The story behind “The Carrying On Project” is simple but meaningful. The founders are Kit and Rachel, who are DC area residents, which is filled with past and current DoD employees, and the home of almost a dozen military installations. Kit was brought there by the Army and is married to an Active Duty member who is currently overseas while she keeps up with their two children, one almost eight months (born 7/2012) and one who is nearly three (born 7/2010).
This is not their first deployment with children, and probably won’t be the last. When her first daughter was born, Kit’s husband was slotted for deployment and nearly missed the birth, but was able to delay a few days. He left when their newborn was ten days old and they lived on the opposite side of the country from family. They had
Kit, with her youngest daughter and Rachel's youngest son
learned about babywearing in their prenatal classes, and while they were interested in it, it was the first few days after her husband left that sent her running to the closest babywearing group, especially before they realized that her daughter had both a gluten and a dairy allergy, which was causing her to be colicky and need to be held constantly. They taught her how to use a ring sling at the meeting, but someone lent her a wrap, and she and the baby both fell in love. She was able to cook, do laundry, grocery shop, and most importantly, travel home to see family. She and her daughter even went on vacation once!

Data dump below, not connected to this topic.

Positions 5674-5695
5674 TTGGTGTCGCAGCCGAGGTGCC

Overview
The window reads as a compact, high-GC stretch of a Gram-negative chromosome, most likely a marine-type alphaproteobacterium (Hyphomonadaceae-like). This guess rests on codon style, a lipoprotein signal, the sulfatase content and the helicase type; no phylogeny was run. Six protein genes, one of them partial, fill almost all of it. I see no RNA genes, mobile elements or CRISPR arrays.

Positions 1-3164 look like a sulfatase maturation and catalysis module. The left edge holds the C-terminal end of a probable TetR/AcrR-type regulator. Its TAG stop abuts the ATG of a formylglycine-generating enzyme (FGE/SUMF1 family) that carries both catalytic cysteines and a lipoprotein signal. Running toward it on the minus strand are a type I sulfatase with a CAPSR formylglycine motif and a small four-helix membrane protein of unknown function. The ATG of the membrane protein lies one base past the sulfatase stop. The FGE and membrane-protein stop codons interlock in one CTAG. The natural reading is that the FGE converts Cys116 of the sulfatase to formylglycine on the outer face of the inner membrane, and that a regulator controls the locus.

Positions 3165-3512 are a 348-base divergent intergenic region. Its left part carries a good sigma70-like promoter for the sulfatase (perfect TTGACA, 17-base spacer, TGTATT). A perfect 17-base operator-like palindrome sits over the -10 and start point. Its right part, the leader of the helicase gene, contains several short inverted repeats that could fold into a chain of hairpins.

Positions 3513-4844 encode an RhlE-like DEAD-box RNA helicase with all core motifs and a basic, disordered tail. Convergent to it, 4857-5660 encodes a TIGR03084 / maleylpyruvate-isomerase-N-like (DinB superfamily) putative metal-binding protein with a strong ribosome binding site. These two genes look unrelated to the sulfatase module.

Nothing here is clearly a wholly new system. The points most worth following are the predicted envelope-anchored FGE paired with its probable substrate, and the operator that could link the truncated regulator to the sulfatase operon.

When her husband came home, he had a back injury that made it hard for him to hold their daughter for long periods of time, but they found him an SSC and up until he left for their second deployment as a family, he was still wearing their by-then two and a half year old. When their second daughter was born, it was a week before her husband left for two weeks of training, and she managed a newborn and a busy toddler by herself thanks to babywearing. Kit even wore her new baby to an interview when she was hardly a week old! Her husband left right after the holidays, and she attributes her “survival” of this deployment to babywearing and her local support, which is largely composed of the area’s babywearing group members.
Whenever Kit finds out about a friend, especially from her own prior military service, who is having a baby, she suggests babywearing, but wanted to take it one step further to be able to provide carriers for military families who need them. The needs of the military don’t wait until your children are self-sufficient and many a spouse has been left at home alone with a young or new baby, and then again and again as the family grows larger, and something as simple as a piece of cloth could make a huge difference. After seeing several families that would benefit, Kit mentioned her frustration about not being able to buy everyone a carrier, and trying to start something to Rachel, who was immediately on board.